In January, when the United States remembered the tragic death of the Rev. Martin Luther King Jr., an urban history professor at the University of Buffalo named Henry Louis Taylor Jr., bitterly remarked: “All we know is that this guy had a dream. We don’t know what that dream was.”

Taylor was referring to an erasure of historical memory after King’s 1963 march on Washington, after he was cheered as “the moral leader of our nation.”

In the years before his death, King changed his focus to poverty and militarism because he thought that addressing these issues – not solely racial brotherhood – was crucial to making equality real. And he paid the price for this change, becoming more and more of a pariah.

The danger for Sen. Barack Obama is that he is already doing to himself what later historical censorship did to King: He’s cleansing his program of contentious topics in order to assure his electability.

The Life of Brian (1979)

The Life of Brian (1979)

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In a famous dialogue in Monty Python’s religious spoof The Life of Brian, which takes place in Palestine at the time of Christ, the leader of a Jewish revolutionary resistance organization passionately argues that Romans brought only misery to the Jews. When his followers remark that they nonetheless introduced education, built roads, constructed irrigation, etc., the leader triumphantly concludes: “All right, but apart from sanitation, education, wine, public order, irrigation, roads, the fresh-water system and public health, what have the Romans ever done for us?”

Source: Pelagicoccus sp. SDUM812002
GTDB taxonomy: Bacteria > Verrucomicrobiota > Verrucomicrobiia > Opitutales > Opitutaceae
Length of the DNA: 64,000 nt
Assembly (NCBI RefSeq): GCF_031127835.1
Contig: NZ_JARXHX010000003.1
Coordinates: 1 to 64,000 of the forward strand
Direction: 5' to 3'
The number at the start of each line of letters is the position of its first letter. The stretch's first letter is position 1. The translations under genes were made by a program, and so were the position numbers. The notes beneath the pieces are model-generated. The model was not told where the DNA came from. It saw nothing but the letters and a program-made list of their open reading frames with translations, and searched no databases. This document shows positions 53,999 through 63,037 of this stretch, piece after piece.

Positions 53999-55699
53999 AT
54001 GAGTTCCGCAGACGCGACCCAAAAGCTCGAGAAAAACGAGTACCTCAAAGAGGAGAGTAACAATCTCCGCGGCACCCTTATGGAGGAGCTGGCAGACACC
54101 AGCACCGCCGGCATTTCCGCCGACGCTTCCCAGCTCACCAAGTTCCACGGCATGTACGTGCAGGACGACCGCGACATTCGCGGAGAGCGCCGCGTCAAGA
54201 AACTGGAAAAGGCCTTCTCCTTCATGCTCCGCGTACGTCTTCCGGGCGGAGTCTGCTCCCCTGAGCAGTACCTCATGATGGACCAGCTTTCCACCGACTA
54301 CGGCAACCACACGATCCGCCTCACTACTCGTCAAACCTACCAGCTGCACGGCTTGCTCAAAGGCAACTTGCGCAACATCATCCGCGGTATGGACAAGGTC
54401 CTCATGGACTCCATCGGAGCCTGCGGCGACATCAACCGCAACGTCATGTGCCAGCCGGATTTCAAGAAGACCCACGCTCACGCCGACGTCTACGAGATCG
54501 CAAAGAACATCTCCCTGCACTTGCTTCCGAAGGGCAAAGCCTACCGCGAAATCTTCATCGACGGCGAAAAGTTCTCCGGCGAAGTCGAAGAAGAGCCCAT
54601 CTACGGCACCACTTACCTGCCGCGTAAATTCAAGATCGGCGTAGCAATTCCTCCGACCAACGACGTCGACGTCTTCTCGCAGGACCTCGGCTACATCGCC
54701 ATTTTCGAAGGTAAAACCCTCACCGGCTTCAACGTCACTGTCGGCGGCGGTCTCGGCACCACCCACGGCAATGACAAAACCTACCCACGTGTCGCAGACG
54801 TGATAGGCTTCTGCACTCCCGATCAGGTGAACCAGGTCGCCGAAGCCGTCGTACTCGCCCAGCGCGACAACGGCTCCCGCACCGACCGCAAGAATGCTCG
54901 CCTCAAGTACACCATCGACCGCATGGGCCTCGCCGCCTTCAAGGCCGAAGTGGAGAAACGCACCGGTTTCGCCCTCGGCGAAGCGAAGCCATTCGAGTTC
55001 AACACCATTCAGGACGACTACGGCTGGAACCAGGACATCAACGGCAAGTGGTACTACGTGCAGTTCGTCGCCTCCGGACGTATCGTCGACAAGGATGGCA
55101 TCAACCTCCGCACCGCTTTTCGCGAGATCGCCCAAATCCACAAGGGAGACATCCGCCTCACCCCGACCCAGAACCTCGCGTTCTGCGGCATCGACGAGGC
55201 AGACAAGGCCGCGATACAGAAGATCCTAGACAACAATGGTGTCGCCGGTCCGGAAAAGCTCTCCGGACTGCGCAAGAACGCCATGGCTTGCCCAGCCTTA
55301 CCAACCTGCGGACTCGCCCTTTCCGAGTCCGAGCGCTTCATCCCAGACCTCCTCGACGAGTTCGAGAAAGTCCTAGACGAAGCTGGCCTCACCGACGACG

Don’t Obama’s latest proclamations follow the same line? “I stand for a radical break with the Bush administration!” Or: “OK, sure, I pledge to support Israel unconditionally, to maintain the boycott of Cuba, to grant lawbreaking telecommunications corporations immunity, but I still stand for a radical break with the Bush administration!”

When Obama talks about the “audacity to hope,” about “a change we can believe in,” he is using a rhetoric of change that lacks specific content: To hope for what? To change what?

[Extract. Appeared in In These Times, on September 2nd, 2008. (full text).]


Slavoj Žižek

Slavoj Žižek is a Slovenian philosopher and psychoanalyst, and a senior researcher at the Institute for Humanities, Birkbeck College, University of London. He has also been a visiting professor at more than 10 universities around the world. Žižek is the author of many books; his latest are Against the Double Blackmail and Disparities.

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